The Buddha in the Attic was one of my first literary encounters with the first-person plural. Otsuka uses it again here, in several different chapters, as well as the second person in another few. It takes impressive determination to never resort to ordinary first and third person narration, and these rarer perspectives do lend novelty to what could have felt like a common plot. The first two chapters, “The Underground Pool” and “The Crack” – the chapters are almost discrete enough to deem them linked short stories – are set at a pool that, for the title swimmers, serves as a locus of escape and safety. Far from real-world concerns, it’s somewhere they can be themselves and transcend age and limitations. In a sense, swimming becomes an addiction, and when mysterious cracks develop in the pool and force its closure, they’re crushed.
On the first page we’re introduced to Alice, who becomes central to the final three chapters.
One of us—Alice, a retired lab technician now in the early stages of dementia—comes here because she always has. And even though she may not remember the combination to her locker or where she put her towel, the moment she slips into the water she knows what to do. Her stroke is long and fluid, her kick is strong, her mind clear.
In the early chapters, the perspective feels too spread out, with repeated “Some of us…” constructions and far too many parenthetical phrases. The result is poetic but generic. As an example, here is part of a long paragraph describing the swimmers in the aggregate:
in the middle of long and protracted divorces (It’s year seven), infertile, in our prime, in a rut, in a rush, in remission, in the third week of chemo, in deep and unrelenting emotional despair (You never get used to it), but down below, at the pool, we are only one of three things: fast-lane people, medium-lane people or the slow.
Once Alice is established as the central character, my enjoyment soared. I’d wearied of staying at the surface with lots of characters and wanted to go deep with just one. But the final three chapters also broke my heart. “Diem Perdidi” is addressed to “you,” Alice’s daughter, a novelist who does her best to look after her mother (to what extent might this be autobiographical for Otsuka? I wondered). “She remembers…” versus “She does not remember…” statements proliferate, depicting a mind that’s slipping away. “Later, your mother says, ‘Didn’t everything used to have a name?’”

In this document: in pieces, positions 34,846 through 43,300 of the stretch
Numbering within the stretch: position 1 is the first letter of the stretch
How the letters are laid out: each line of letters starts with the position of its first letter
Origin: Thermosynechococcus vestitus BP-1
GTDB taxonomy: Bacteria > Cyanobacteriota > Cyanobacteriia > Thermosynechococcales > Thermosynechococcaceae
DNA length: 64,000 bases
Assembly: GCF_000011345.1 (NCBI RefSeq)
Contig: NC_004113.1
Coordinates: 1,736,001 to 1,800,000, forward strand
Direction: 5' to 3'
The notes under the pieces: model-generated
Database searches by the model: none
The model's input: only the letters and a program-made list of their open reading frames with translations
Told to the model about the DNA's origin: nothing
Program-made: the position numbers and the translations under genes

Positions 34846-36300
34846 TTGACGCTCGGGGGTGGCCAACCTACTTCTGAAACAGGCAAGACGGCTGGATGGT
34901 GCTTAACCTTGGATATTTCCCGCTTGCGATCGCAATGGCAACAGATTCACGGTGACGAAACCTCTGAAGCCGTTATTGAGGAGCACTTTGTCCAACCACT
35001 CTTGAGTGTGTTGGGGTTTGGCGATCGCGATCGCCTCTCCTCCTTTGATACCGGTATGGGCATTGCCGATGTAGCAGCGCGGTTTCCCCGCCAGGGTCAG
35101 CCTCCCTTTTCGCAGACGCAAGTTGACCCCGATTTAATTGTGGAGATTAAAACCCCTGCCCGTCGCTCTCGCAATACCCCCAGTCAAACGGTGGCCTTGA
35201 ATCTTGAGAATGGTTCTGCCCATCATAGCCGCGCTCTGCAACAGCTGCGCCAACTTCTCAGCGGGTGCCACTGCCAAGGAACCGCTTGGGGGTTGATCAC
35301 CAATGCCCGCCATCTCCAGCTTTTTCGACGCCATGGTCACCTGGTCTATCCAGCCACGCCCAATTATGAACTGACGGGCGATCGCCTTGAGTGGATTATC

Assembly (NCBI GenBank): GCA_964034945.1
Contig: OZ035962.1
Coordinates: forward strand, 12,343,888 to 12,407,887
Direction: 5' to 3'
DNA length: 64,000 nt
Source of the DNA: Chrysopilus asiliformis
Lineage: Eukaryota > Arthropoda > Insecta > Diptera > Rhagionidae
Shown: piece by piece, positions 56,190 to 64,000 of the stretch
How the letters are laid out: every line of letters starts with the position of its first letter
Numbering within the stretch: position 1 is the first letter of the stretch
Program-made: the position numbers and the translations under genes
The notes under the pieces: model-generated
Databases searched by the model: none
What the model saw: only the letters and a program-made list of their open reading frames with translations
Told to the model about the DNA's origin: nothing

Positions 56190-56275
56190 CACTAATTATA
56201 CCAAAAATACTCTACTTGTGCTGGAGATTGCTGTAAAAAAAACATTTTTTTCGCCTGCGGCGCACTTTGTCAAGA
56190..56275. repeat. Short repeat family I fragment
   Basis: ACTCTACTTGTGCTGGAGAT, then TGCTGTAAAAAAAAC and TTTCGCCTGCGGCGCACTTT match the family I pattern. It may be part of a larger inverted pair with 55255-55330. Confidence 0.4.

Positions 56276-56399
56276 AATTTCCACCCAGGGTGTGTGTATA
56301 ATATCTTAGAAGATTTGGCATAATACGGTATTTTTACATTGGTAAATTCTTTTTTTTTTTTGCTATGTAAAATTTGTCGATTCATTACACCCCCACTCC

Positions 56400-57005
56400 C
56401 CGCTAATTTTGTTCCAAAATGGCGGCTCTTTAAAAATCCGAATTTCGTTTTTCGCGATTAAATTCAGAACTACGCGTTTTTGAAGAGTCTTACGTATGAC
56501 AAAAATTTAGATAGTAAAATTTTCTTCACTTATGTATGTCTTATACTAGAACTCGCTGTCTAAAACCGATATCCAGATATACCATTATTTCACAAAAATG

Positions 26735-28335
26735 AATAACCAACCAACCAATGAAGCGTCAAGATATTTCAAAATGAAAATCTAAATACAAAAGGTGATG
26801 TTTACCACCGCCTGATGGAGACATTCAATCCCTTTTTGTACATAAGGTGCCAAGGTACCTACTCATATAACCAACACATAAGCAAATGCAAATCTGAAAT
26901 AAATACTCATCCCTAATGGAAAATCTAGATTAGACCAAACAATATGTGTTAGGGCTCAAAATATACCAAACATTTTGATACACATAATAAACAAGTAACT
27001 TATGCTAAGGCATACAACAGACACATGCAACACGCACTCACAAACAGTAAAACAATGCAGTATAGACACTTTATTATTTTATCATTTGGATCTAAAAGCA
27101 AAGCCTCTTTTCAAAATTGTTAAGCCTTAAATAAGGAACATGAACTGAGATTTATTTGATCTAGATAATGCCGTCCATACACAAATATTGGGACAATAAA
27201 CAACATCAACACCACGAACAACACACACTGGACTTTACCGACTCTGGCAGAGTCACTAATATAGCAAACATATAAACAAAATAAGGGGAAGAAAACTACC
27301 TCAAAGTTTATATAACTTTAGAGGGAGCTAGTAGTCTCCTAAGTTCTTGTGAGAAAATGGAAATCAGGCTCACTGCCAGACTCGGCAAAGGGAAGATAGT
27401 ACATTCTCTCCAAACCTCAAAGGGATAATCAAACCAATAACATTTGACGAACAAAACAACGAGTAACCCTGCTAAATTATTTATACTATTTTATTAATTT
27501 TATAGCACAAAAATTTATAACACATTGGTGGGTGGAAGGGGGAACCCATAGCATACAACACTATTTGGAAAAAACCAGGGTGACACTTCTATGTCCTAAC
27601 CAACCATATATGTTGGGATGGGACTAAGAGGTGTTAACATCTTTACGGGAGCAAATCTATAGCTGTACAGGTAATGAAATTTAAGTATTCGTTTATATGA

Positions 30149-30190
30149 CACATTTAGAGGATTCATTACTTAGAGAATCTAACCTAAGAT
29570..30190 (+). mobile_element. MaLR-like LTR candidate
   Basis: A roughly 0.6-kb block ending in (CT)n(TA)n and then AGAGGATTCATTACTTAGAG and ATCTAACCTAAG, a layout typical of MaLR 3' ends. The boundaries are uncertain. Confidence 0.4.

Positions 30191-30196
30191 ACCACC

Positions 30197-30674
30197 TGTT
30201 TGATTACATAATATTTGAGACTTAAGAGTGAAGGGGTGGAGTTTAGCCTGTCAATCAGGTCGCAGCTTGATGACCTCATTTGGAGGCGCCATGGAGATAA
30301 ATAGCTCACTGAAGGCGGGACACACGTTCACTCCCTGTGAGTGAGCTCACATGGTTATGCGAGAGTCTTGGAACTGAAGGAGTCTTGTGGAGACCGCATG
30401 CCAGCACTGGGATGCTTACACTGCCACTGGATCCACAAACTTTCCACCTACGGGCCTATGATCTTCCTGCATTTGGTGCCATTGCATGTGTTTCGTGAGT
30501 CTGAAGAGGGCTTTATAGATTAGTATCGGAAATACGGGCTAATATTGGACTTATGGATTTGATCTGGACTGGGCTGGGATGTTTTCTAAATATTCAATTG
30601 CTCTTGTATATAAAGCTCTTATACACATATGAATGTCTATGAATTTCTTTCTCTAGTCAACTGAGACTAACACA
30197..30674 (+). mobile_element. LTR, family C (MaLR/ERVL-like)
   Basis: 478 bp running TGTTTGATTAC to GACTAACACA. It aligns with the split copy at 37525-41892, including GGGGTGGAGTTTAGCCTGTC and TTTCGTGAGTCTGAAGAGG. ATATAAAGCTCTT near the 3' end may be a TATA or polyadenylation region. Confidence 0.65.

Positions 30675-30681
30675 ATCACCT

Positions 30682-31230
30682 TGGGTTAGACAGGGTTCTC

In “Belavista,” Alice has been moved to a memory care home. She’s now the “you” being addressed, while the first-person plural is for the staff members who deliver her new resident initiation and tour. The rundown of Belavista’s rules, spoken and unspoken, is tongue-in-cheek but also appalling. It’s a depressingly commercial venture, based on surveillance rather than compassion, and the predicted course of Alice’s decline, as extrapolated from others’, is swift and inexorable. Though I found this section very difficult to read, it’s so clever how Otsuka plays with voice and perspective.
For the final chapter, “Euroneuro,” it’s back to Alice’s daughter as we watch the endgame play out. We learn that Alice’s own mother was at this care home and lived to 100. The family precedent only induces further guilt in you, the daughter, who don’t visit as often as you should. But can we really blame you? Who would want to see Alice wheelchair bound, mute for her final two years? Once she’s gone, you go through her things with your father, throwing most of it out. It’s devastating what is left; how little a life boils down to. “(‘An avid swimmer,’ ‘A not-so-great driver,’ ‘A terrific mother,’ ‘The light of my life.’)”
I’d previously found Otsuka’s writing too subtle, but The Swimmers represents a real leap forward. I admired its techniques for moving readers through the minds of the characters, alternating range with profundity and irony with sadness. Like Tides, it’s often painful to read, but an admirable effort to plumb the depths of women’s lives.
Rebecca Foster is an associate editor of Bookmarks magazine and a judge of the 2022 McKitterick Prize. From Maryland, USA, she has been a freelance proofreader and book reviewer for over eight years, and a blogger at Bookish Beck for nearly seven.
Sara Freeman, Tides (Granta, 2022). 978-1783787586, 256 pp., hardback.
Julie Otsuka, The Swimmers (Fig Tree, 2022). 978-0241543887, 192 pp., hardback.